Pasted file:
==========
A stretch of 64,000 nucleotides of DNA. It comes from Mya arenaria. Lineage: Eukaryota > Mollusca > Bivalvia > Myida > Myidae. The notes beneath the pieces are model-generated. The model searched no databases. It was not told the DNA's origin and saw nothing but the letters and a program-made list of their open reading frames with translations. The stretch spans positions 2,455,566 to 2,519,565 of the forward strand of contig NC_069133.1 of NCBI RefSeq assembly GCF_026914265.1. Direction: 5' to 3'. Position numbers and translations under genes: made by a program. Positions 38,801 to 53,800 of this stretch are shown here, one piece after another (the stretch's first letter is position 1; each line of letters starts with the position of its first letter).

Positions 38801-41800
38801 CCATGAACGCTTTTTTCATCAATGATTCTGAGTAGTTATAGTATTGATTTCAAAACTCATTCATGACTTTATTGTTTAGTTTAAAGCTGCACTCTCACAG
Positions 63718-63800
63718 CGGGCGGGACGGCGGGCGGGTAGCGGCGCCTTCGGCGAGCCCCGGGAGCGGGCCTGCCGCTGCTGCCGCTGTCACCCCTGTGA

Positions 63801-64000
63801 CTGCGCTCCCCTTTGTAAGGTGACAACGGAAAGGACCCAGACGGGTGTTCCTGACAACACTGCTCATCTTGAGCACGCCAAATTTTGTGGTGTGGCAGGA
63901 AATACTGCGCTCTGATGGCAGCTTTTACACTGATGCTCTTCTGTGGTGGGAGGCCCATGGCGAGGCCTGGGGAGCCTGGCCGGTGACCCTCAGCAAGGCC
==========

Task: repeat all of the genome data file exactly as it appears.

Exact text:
A stretch of 64,000 nucleotides of DNA. It comes from Mya arenaria. Lineage: Eukaryota > Mollusca > Bivalvia > Myida > Myidae. The notes beneath the pieces are model-generated. The model searched no databases. It was not told the DNA's origin and saw nothing but the letters and a program-made list of their open reading frames with translations. The stretch spans positions 2,455,566 to 2,519,565 of the forward strand of contig NC_069133.1 of NCBI RefSeq assembly GCF_026914265.1. Direction: 5' to 3'. Position numbers and translations under genes: made by a program. Positions 38,801 to 53,800 of this stretch are shown here, one piece after another (the stretch's first letter is position 1; each line of letters starts with the position of its first letter).

Positions 38801-41800
38801 CCATGAACGCTTTTTTCATCAATGATTCTGAGTAGTTATAGTATTGATTTCAAAACTCATTCATGACTTTATTGTTTAGTTTAAAGCTGCACTCTCACAG
Positions 63718-63800
63718 CGGGCGGGACGGCGGGCGGGTAGCGGCGCCTTCGGCGAGCCCCGGGAGCGGGCCTGCCGCTGCTGCCGCTGTCACCCCTGTGA

Positions 63801-64000
63801 CTGCGCTCCCCTTTGTAAGGTGACAACGGAAAGGACCCAGACGGGTGTTCCTGACAACACTGCTCATCTTGAGCACGCCAAATTTTGTGGTGTGGCAGGA
63901 AATACTGCGCTCTGATGGCAGCTTTTACACTGATGCTCTTCTGTGGTGGGAGGCCCATGGCGAGGCCTGGGGAGCCTGGCCGGTGACCCTCAGCAAGGCC